Retail investing heats up in Indonesia

Written by Kapronasia || March 17 2022

Amid a general digital finance boom in Indonesia, the nascent retail investing segment is growing fast. A proliferation of investment apps, usually with low minimum investments, is allowing a much greater proportion of the population to invest. Historically, the wealthy have dominated the country’s stock market. Indonesia’s newbie investors are not only interested in equities though; they are also increasingly keen on crypto. Many of Indonesia’ new retail investors are young people, with about 70% between the ages of 17 and 30, according to Indonesia’s central securities depository.

Indonesia’s retail investing boom has dovetailed with the trajectory of the pandemic, with stock market investors growing almost 66% over the past two years, according to The Jakarta Post. Estimates of the number of investors vary. The Indonesia Stock Exchange estimates that there were 2.6 million retail stock investors in the country overall as of the end of August 2021. However, CNBC reckons that 6.43 million Indonesians had invested in the stock market by September 2021, while 9.5 million had invested in crypto. Considering that Indonesia’s population exceeds 275 million, there is plenty of room for the market to grow.

For now, taxes remain low on stock trading – just 0.1% – and non-existent on crypto trading, which is another factor motivating people to jump into retail investing. With the crypto investing boom, Indonesian regulators are considering imposing taxes on crypto trading, but nothing has been confirmed yet. Regulators are reportedly considering a 0.05% tax on crypto trading and an income tax for investors of 0.03%. Such low taxes are unlikely to reduce investor interest in digital assets.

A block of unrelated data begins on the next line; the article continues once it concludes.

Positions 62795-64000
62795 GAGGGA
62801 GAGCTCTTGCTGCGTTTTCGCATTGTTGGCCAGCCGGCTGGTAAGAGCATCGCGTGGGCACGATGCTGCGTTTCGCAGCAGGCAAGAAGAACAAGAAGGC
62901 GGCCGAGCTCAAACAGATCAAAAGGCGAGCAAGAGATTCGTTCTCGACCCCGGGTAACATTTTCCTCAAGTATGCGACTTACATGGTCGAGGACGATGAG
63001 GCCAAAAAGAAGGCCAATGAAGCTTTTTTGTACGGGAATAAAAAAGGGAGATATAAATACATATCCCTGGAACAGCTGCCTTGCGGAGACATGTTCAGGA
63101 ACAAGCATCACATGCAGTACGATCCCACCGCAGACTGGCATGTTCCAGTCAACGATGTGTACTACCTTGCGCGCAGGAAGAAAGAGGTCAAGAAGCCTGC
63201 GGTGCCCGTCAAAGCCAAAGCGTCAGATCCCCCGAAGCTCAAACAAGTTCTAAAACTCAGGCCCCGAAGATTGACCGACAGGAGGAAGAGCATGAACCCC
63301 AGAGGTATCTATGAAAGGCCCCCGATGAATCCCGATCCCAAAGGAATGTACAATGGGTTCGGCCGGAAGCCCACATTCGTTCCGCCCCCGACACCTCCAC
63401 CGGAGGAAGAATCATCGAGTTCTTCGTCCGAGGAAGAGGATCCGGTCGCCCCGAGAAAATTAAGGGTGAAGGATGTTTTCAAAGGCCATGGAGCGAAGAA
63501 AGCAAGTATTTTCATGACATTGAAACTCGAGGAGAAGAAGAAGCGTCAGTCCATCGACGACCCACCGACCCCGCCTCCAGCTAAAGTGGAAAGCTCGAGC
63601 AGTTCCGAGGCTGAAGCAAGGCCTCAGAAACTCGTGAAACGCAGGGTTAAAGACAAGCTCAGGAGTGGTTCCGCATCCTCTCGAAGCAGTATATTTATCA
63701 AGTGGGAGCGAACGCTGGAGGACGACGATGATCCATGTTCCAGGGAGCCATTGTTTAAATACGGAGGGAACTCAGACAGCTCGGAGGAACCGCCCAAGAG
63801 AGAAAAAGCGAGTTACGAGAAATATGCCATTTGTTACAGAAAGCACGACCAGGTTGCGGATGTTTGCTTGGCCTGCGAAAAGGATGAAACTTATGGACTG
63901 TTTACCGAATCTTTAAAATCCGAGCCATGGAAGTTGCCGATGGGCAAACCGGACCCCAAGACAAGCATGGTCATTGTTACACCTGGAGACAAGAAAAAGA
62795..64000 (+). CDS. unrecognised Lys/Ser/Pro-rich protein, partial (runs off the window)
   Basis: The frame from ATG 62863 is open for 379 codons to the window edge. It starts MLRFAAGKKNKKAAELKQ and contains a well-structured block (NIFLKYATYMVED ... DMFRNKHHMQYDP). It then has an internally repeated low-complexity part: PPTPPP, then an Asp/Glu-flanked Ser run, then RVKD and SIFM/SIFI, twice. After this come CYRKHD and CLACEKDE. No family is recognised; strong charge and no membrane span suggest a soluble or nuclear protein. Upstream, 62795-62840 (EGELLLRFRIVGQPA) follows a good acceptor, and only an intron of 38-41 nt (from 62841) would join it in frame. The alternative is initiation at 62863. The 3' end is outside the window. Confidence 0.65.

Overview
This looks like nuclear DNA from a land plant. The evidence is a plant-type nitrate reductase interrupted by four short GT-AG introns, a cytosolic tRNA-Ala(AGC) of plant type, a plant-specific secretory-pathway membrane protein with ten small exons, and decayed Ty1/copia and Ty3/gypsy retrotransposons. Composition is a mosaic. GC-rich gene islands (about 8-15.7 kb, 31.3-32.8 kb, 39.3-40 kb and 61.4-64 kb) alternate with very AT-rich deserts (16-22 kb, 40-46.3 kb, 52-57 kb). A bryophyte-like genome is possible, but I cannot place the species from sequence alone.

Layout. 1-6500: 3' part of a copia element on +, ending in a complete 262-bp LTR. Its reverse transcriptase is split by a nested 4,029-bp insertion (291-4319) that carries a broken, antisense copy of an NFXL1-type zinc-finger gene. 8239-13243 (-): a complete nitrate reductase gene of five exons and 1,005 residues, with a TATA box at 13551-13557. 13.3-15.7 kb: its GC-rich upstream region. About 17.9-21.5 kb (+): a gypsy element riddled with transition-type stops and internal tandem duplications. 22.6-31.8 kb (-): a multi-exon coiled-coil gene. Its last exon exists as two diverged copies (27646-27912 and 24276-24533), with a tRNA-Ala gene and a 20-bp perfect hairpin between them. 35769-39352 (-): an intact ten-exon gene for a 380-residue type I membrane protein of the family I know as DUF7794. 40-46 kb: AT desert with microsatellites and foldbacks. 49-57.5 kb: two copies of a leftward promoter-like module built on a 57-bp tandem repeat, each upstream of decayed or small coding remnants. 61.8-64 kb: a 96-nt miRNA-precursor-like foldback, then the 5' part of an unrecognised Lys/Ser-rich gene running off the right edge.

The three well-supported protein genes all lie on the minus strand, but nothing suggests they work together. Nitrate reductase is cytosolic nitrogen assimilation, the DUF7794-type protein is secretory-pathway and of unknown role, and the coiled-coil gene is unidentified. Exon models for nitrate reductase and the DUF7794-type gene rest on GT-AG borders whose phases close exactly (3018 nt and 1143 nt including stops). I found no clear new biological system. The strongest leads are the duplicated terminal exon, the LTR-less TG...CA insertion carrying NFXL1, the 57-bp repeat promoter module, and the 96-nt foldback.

Indonesia’s digital investing platform Pluang is one of the biggest beneficiaries of the country’s retail investing surge. In January, Pluang raised US$55 million just four months after raising the same amount. Investors in this “follow-on round” include executives from a wide range of fintechs, such as Monzo's COO Sujata Bhatia, crypto platform FalconX's CEO Raghu Yarlagadda and Daniela Binatti, co-founder of Brazilian banking and payments platform Pismo.

Pluang began by allowing Indonesian retail investors to put micro-investments in gold, then broadened its offerings to mutual funds, global stock indices and cryptocurrencies. The company is launching a feature that allows users to invest in fractional US single stocks.

In November, Indonesian investment app Ajaib reached unicorn status just three years after its founding, following a Series B round that raised US$153 million. Ajaib’s stock-trading app focuses on mutual funds, allowing users to buy and sell them. Unlike Robinhood, the company does not provide commission-free trading, but its fees are lower than the competition, typically local securities firms’ trading platforms. Ajaib also says it is the first online stock trading platform to waive capital requirements for its customers.

FUNDtastic is another fast-growing Indonesian stock-trading app. In February 2021, FUNDtastic raised US$7.7 million in a Series A round led by Ascend Capital Group. FUNDtastic plans to diversify from mutual funds and gold investment into retail bonds, insurance and peer-to-peer lending.